Tuesday, December 9, 2008

'Paint cans' stirring again at Paradocx

The paint can is back, just in time for the holidays.

Mark Harris, one of the four principles involved in
Paradocx Vineyard, in Landenberg, Pa., said one of the signature products of the operation is back on shelf after a three- to four-month absence. These are gallon paint cans that have a bag in them containing 3 liters of wine, the equivalent of four bottles. The white is called Whitewash, a mix of Chardonnay, Pinot Grigio and Vidal; the other is named Barn Red, a blend of Sangiovese and Cabernet Franc.

Each sells for $40.99, equal to about 10 bucks a bottle. Harris said they’ve found a following since they were introduced. He called them “nice for parties and those sorts of things, because basically they have a spout on them so you can just pour yourself a glass, and the bag keep the wine, even thought it’s opened, safe for about six weeks or so. They’re popular for holiday parties and taking on vacation.”

It’s an idea others have inquired about, he said in response to a question. “But for right now we’re keeping it to ourselves,” he continued. “We did patent it and trademark it.”

For those who haven’t visited, the winery is owned and operated by the Hoffman (Carol and David) and Harris (Joann and Mark) families. All are practicing physicians, hence, Pair of Docs as the seed for the name. The winery produces about 5,000 gallons of wine annually; 15 varieties of grapes are grown on the property. Mark Harris said that while their 15 wines are a mix of red and white, they essentially make only dry wines, except for the dessert wine, a
Muscat Ottonel. “[Otherwise] our sweetest wine [we make] is in the paint cans, the max is a 2 percent sugar.”

Other than the comeback of the cans, the news out of the winery has slowed for the moment. The Candlelight Christmas event, which included hayrides, got an added boost from a snowfall that provided a holiday feel. Harris said the winery also is pouring at two local Christmas tree farms; otherwise just getting ready for more sales related to the holiday. Two releases of specialty Chardonnays this past weekend will give customers a couple more options: One is an American oaked and the other is unoaked, more along the lines of a naked Chard.

Perhaps the one other visible change isn’t so much at the winery at all, but on its Web site. Upgraded in the past month, one notices the improvement as soon as they hit the home page.

“Our Web site was woefully outdated,” Harris said. “We now have an events coordinator who has the time to work on those kind of things. Her name is Kellie Caldwell. She actually has spearheaded getting our Web site updated, and when you call to schedule an event, she’s the first one you talk to. So our response time in terms of those kinds of things have improved dramatically. It used to be that one of the four of us were handling all that kind of stuff. So now we actually have someone who is dedicated to take care of those things and can get back to people in a prompt fashion.”

Deford: Repeal party at Boory 'was a gas'

Photos are courtesy of Boordy and include (clockwise from above) Dottie and Mark Bistransin (Dottie is the winery's event coordinator), several members of the Boordy staff, and a collection of some of the guests.
Not all events are created equal nor are they assured to ascend to the planners’ loftiest goals.

But last Friday’s End of Prohibition party marking the 75th anniversary of the repeal of Prohibition set a standard that Boordy Vineyards’ Rob Deford said earlier today will be hard to top.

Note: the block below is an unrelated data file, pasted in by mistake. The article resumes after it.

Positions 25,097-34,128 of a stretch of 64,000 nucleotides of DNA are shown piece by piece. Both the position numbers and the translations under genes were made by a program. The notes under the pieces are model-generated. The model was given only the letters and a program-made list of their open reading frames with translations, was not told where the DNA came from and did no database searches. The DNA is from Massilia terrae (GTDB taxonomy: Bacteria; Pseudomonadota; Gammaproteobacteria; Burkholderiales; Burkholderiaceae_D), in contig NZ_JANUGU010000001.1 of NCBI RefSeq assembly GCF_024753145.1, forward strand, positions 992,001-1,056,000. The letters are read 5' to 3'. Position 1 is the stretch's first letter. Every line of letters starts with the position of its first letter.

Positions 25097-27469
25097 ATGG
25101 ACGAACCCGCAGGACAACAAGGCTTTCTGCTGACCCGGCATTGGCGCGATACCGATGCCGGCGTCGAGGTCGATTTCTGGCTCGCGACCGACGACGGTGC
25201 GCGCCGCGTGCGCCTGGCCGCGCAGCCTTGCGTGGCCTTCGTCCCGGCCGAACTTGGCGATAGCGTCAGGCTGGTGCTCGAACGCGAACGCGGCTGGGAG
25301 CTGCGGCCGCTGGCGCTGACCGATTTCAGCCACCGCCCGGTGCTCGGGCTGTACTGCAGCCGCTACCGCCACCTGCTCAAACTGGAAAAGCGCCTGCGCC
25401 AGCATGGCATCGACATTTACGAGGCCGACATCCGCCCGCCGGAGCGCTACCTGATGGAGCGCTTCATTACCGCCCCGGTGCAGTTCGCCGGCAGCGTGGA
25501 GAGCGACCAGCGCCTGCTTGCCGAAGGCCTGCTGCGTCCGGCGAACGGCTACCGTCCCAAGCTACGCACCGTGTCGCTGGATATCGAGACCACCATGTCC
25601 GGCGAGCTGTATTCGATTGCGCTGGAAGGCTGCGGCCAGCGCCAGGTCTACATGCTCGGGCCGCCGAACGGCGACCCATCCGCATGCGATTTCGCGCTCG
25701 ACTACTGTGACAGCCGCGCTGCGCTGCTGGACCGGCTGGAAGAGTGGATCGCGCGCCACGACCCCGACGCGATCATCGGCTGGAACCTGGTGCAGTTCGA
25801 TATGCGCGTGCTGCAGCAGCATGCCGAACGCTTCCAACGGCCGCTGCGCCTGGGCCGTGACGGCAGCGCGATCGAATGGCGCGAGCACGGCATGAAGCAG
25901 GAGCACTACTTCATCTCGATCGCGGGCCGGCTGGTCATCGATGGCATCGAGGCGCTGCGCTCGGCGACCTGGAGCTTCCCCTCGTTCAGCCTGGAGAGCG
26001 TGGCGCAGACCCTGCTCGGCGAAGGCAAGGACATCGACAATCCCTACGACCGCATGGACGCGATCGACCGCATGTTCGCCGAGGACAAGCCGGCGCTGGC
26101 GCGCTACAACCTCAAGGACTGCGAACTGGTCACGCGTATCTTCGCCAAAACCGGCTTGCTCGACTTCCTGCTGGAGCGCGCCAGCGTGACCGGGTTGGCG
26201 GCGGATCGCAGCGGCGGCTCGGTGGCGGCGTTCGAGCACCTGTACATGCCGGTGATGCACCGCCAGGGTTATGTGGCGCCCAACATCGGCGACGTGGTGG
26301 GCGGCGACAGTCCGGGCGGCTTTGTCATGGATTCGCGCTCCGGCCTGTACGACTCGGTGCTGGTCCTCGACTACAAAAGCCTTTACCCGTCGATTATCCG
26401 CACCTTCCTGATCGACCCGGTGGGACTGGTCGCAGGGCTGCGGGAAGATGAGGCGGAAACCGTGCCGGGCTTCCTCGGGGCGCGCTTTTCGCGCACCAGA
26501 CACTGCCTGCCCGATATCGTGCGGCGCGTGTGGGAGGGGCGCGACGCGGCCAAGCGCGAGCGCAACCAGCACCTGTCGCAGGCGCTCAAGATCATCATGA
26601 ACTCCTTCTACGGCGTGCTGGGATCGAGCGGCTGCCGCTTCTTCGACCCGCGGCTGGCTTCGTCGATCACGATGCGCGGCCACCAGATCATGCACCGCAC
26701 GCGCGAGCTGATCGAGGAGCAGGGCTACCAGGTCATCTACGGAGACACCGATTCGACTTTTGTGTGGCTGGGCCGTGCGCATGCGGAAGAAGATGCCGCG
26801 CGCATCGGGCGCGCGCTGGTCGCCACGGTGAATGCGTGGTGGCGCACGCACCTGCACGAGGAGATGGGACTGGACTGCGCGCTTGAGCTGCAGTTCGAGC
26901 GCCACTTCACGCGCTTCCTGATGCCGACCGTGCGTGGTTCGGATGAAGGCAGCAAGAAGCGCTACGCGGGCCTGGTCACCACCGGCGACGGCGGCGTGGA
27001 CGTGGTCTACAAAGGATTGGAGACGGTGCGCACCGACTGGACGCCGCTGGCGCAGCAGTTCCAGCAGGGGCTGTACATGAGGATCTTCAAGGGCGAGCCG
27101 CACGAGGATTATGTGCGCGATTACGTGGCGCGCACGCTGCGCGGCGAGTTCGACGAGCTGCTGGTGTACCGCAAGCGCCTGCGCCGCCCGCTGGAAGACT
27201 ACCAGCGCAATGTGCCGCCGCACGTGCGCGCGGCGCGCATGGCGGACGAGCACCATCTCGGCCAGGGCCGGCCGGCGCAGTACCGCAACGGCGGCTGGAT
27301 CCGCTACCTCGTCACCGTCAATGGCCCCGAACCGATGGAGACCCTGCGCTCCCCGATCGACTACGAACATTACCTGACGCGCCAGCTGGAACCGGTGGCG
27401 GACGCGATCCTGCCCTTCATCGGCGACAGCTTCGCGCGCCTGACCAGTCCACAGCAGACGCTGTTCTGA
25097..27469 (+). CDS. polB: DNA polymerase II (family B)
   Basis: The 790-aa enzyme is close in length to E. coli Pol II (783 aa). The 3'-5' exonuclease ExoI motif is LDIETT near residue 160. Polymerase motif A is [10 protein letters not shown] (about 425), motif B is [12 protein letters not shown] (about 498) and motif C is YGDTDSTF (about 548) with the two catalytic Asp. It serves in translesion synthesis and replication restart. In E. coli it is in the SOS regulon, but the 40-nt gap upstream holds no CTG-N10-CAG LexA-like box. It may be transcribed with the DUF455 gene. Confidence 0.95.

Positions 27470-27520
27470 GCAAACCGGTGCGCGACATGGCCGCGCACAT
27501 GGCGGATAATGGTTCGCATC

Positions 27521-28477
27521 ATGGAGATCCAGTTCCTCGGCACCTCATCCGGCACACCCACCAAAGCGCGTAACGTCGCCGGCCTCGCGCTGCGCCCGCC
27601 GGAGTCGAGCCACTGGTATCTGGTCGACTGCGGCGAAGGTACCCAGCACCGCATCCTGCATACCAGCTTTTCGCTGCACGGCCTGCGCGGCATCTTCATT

“It was a gas, everyone came in costume,” he said by phone from the winery, the oldest in Maryland, located on the outskirts of Baltimore. “We’re calling the best party we ever had here. I had concerns there would be a bit of overimbibing considering the scene. But it was an extremely responsible group. It was really, I can’t find anything wrong with it. We pick our parties apart until there’ nothing left to see what we did right and what we did wrong.”

Score everything for the right side, from the music played by the
New Hots Jazz Orchestra to the hard work by the employees to the planned “raid,” that earned two people a trip to the Slade’s Inn B&B. About 150 people attended, Deford said. Even an “unplanned” wedding proposal went off without a hitch in front of everyone. She said yes.

Deford said that he didn’t realize until that evening that this year also marks the 75th anniversary of the publication of a book called “American Wines and How to Make Them,” written by Boordy founder Philip Wagner.

“So when I got up to make a toast I read the preface to that book, which is absolutely wonderful,” Deford said. “It was written during Prohibition actually and it was a guide on how to make wine, because there was a federal allowance for 200 gallons per family and Wagner’s goal was to teach families how to make better wine, which is how Boordy got started. Anyway, he said in his preface, ‘We can reasonably hope that if Prohibition continues in force for another couple decades that the United States might actually become a wine-drinking nation, because the consumption of wine rose steadily during Prohibition and so thus began the book that at the time was the only guide in English to making wine and was the founding of basically of this winery.”

The book was published in1933. “I have copy in my hand that Wagner gave me years ago and it’s absolutely charming, and was written as a sort of act of civil disobedience.”

While Deford’s copy might be rare, the text itself has been rewritten into a publication called “Grapes Into Wine” that passes along the same instructions to new generation, albeit one that knows Prohibition only from the pages of a history book. “It’s lost that Prohibition-era flair,” Deford said, “because, you know, as soon as repeal, that whole edge was lost. So that preface is sort of unique to that first volume.”